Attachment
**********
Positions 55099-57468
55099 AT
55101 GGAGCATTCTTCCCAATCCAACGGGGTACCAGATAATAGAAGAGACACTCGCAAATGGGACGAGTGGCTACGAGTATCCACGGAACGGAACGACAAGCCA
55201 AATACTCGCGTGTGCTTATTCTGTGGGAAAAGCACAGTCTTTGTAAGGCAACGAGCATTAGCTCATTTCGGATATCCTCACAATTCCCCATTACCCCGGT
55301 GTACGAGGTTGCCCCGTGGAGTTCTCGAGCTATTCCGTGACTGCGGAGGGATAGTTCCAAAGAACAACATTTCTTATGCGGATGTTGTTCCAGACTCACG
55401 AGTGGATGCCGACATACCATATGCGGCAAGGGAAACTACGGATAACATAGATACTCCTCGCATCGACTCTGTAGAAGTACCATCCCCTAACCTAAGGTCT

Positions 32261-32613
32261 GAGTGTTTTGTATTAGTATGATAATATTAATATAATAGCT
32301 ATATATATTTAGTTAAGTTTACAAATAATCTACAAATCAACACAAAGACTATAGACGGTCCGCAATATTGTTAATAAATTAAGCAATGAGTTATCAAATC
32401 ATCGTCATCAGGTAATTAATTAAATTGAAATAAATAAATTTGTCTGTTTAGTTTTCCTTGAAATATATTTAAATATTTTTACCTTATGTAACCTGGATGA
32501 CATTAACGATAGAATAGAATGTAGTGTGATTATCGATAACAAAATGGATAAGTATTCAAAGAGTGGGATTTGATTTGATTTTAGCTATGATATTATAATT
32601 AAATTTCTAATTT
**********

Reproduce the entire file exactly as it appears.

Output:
Positions 55099-57468
55099 AT
55101 GGAGCATTCTTCCCAATCCAACGGGGTACCAGATAATAGAAGAGACACTCGCAAATGGGACGAGTGGCTACGAGTATCCACGGAACGGAACGACAAGCCA
55201 AATACTCGCGTGTGCTTATTCTGTGGGAAAAGCACAGTCTTTGTAAGGCAACGAGCATTAGCTCATTTCGGATATCCTCACAATTCCCCATTACCCCGGT
55301 GTACGAGGTTGCCCCGTGGAGTTCTCGAGCTATTCCGTGACTGCGGAGGGATAGTTCCAAAGAACAACATTTCTTATGCGGATGTTGTTCCAGACTCACG
55401 AGTGGATGCCGACATACCATATGCGGCAAGGGAAACTACGGATAACATAGATACTCCTCGCATCGACTCTGTAGAAGTACCATCCCCTAACCTAAGGTCT

Positions 32261-32613
32261 GAGTGTTTTGTATTAGTATGATAATATTAATATAATAGCT
32301 ATATATATTTAGTTAAGTTTACAAATAATCTACAAATCAACACAAAGACTATAGACGGTCCGCAATATTGTTAATAAATTAAGCAATGAGTTATCAAATC
32401 ATCGTCATCAGGTAATTAATTAAATTGAAATAAATAAATTTGTCTGTTTAGTTTTCCTTGAAATATATTTAAATATTTTTACCTTATGTAACCTGGATGA
32501 CATTAACGATAGAATAGAATGTAGTGTGATTATCGATAACAAAATGGATAAGTATTCAAAGAGTGGGATTTGATTTGATTTTAGCTATGATATTATAATT
32601 AAATTTCTAATTT